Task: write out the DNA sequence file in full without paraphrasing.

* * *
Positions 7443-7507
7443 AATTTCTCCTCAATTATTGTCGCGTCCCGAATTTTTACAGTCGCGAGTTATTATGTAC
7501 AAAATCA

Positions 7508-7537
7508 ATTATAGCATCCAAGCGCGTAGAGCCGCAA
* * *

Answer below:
Positions 7443-7507
7443 AATTTCTCCTCAATTATTGTCGCGTCCCGAATTTTTACAGTCGCGAGTTATTATGTAC
7501 AAAATCA

Positions 7508-7537
7508 ATTATAGCATCCAAGCGCGTAGAGCCGCAA